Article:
I think that's a given. They have much bigger problems with that bill...beside the opioid crisis. They need to figure out the basics still...
Reply With Quote
  #36  
Old 07-14-2017, 05:16 PM
Fish Actuary's Avatar
Fish Actuary Fish Actuary is online now
Member
Non-Actuary
 
Join Date: Jun 2006
Location: Australia
Posts: 9,491
Default

Quote:
Originally Posted by lookingon1 View Post
Done?? Nothing is done, the problems are persisting. There is lots more room for analysis. Actuaries have so many opportunities to step in and solve these problems, before the others do.

The last real work by a health actuary, as far as I can see, was Bluhm's stuff---which was in the 1980's NOTHING has come since (which is still important analysis). The disease management was all blown air and didn't amount to anything. And the rest was conjectures about the ACA and our health system. But no real solutions.

I am saying we need someone to tackle the problems we have and devout actuarial talent on that. This OP's call is so important which is why I was shocked and amazed to see this today.
I kind of get the impression you're being a bit naive about the research that is being done on predicting/managing opioid addiction. Here's a link to all the research in Google Scholar that's been published since 2013 and pops up when you search for the "predicting opioid abuse" <though the quotes weren't included when I did this search>
Reply With Quote
  #37  
Old 07-14-2017, 08:11 PM
FormLetter's Avatar
FormLetter FormLetter is offline
Member
 
Join Date: Feb 2006
Posts: 48,425
Default

Predicting opioid use, some variable's I'd expect:
1) current prescription to an opiate/opioid
2) prior addiction to opiates/opioids
3) close proximity to other people use them
4) having prescribing privileges
5) having relationships with those under 4)
__________________
Come join the AO Rap Battle Tournament 2013:
http://www.actuarialoutpost.com/actu...33#post7082433
Reply With Quote
  #38  
Old 07-17-2017, 11:51 PM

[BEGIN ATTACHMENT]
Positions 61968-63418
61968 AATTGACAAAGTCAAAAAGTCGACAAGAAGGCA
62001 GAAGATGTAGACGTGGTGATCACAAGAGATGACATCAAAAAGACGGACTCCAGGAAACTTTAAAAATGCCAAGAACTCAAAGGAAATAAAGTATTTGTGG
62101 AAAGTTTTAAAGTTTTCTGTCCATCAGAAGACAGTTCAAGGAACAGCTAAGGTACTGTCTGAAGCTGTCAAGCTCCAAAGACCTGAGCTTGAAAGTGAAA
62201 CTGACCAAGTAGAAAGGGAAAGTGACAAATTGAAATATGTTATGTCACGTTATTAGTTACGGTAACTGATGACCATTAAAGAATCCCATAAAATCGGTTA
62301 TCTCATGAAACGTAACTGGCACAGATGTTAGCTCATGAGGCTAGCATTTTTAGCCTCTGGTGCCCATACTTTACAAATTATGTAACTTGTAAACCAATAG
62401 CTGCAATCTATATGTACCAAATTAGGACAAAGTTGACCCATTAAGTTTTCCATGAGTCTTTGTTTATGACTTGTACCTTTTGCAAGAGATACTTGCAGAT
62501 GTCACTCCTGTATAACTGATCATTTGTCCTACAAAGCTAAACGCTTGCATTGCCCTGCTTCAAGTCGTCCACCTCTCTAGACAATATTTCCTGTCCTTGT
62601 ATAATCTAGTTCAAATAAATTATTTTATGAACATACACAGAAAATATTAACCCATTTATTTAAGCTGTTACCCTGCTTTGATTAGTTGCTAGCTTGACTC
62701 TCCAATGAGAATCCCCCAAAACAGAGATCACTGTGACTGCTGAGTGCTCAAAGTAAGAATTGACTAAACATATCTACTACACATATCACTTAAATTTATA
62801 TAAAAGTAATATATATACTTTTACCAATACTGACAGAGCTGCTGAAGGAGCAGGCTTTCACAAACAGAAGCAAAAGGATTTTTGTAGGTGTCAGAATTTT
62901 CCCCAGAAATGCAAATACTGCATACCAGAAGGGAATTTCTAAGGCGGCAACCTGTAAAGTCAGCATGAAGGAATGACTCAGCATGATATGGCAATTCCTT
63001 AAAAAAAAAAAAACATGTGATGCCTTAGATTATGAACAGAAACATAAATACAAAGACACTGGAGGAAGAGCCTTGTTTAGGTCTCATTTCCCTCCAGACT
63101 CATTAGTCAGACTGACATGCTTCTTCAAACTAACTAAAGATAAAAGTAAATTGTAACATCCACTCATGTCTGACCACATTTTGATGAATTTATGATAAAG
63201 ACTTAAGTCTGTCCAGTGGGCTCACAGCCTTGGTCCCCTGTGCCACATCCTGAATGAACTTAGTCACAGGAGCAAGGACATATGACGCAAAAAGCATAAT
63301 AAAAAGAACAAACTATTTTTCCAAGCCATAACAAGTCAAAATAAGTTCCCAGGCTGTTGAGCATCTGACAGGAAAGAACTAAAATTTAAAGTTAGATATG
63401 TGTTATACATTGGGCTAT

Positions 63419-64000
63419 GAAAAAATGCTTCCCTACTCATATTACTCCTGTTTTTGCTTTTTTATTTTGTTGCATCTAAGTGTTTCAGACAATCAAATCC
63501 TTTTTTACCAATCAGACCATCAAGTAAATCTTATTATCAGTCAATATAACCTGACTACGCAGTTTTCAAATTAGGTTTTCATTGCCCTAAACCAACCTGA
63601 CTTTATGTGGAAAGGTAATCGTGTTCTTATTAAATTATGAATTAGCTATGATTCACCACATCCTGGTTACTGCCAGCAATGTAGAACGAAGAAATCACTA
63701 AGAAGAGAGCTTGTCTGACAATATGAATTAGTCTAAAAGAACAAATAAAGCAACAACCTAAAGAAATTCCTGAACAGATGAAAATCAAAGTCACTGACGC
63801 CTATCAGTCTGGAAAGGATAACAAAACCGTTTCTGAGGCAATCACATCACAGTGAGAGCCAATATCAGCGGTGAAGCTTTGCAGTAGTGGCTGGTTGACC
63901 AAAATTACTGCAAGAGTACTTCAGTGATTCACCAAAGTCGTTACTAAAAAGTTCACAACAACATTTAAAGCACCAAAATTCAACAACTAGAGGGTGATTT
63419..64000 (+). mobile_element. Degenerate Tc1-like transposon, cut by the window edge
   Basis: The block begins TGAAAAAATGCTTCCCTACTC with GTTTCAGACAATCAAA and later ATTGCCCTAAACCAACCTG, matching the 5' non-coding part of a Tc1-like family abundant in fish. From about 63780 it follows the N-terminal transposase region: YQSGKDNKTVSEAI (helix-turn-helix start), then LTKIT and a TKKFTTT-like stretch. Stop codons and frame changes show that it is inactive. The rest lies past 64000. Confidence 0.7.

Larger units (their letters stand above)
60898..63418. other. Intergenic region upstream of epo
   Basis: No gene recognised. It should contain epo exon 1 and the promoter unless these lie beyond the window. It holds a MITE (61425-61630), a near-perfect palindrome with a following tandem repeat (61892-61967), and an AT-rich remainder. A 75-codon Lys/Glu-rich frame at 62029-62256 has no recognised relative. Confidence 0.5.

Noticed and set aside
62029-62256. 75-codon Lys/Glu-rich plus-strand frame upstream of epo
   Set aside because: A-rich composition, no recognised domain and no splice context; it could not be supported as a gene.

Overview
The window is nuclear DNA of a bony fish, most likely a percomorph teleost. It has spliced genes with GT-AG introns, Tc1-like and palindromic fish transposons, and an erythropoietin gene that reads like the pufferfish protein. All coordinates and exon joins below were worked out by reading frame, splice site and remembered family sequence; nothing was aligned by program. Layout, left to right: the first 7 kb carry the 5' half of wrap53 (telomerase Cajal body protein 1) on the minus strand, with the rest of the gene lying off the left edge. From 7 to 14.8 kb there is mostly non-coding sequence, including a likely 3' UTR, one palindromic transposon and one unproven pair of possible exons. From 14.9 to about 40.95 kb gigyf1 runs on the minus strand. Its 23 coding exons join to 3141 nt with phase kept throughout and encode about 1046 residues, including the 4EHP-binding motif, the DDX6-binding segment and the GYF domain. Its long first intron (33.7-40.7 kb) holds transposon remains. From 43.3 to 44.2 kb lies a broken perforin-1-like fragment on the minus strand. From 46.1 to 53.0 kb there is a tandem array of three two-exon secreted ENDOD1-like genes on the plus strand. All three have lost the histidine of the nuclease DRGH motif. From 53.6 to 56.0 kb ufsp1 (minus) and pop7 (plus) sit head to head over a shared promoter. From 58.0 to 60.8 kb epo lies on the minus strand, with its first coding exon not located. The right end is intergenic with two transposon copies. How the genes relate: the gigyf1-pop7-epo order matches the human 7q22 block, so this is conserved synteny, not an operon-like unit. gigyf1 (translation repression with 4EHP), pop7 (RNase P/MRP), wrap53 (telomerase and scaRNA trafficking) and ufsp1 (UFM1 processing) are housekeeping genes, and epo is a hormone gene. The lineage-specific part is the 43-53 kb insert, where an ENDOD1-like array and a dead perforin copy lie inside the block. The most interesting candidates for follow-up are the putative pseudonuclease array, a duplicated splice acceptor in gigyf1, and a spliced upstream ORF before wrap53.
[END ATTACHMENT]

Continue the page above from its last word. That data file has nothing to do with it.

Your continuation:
lookingon1 lookingon1 is offline
Member
SOA
 
Join Date: Sep 2013
College: bj
Posts: 489
Default

Quote:
Originally Posted by FormLetter View Post
Predicting opioid use, some variable's I'd expect:
1) current prescription to an opiate/opioid
2) prior addiction to opiates/opioids
3) close proximity to other people use them
4) having prescribing privileges
5) having relationships with those under 4)
good start
Reply With Quote
  #39  
Old 07-17-2017, 11:56 PM
lookingon1 lookingon1 is offline
Member
SOA
 
Join Date: Sep 2013
College: bj
Posts: 489
Default

Quote:
Originally Posted by Fish Actuary View Post
I kind of get the impression you're being a bit naive about the research that is being done on predicting/managing opioid addiction. Here's a link to all the research in Google Scholar that's been published since 2013 and pops up when you search for the "predicting opioid abuse" <though the quotes weren't included when I did this search>
it's not me you have to show off and flex your muscles to, there are real problems and you have to find solutions or no one will notice you. So you should figure out a way to do it and if google search is what you think is going to help then start doing it. As you can see lots of poeple have already started doing work on this. Maybe follow example of formletter and find more variables to build on.
Reply With Quote
  #40  
Old 07-18-2017, 02:33 PM
E. Blackadder's Avatar
E. Blackadder E. Blackadder is offline
Member
 
Join Date: Sep 2001
Location: Not far from US 1.
Favorite beer: Beer?! Blech. But Dad likes Dortmunder Union.
Posts: 17,036
Blog Entries: 1
Default

Quote:
Originally Posted by Stephen Camilli View Post
Based on this article, it seems that we, as a profession could do more to contribute to the solution of [the opiod] crisis, working together with appropriate groups and individuals, perhaps through building models to identify high-risk individuals, high-risk prescribers, identify effective alternative treatments, etc.
Why don't we start with actuaries solving the pension underfunding crisis? Do that, and then we can discuss other crises.
__________________
EB's rules for AO political: 1. A responder who replies "who cares?", cares deeply. 1a. a responder who replies LMAO, or similar, agrees with me. 2. A responder who questions my sources doesn't have any. 3. A responder who calls me creepy is a closet pervert. 4. A responder who brings up pizzagate eats Domino's. 5. Few people like bad police. 6. Few people like civil asset forfeiture, as if property can commit a crime.

Quote:
Originally Posted by nonlnear
People with ideas worth hearing aren't afraid to be heard brianstorming at less than 100% pure genius.
Reply With Quote
Reply

Thread Tools
Display Modes

Posting Rules
You may not post new threads
You may not post replies
You may not post attachments
You may not edit your posts

BB code is On
Smilies are On
[IMG] code is On
HTML code is Off


All times are GMT -4. The time now is 12:52 PM.


Powered by vBulletin®
Copyright ©2000 - 2017, Jelsoft Enterprises Ltd.
*PLEASE NOTE: Posts are not checked for accuracy, and do not
represent the views of the Actuarial Outpost or its sponsors.
Page generated in 0.18136 seconds with 11 queries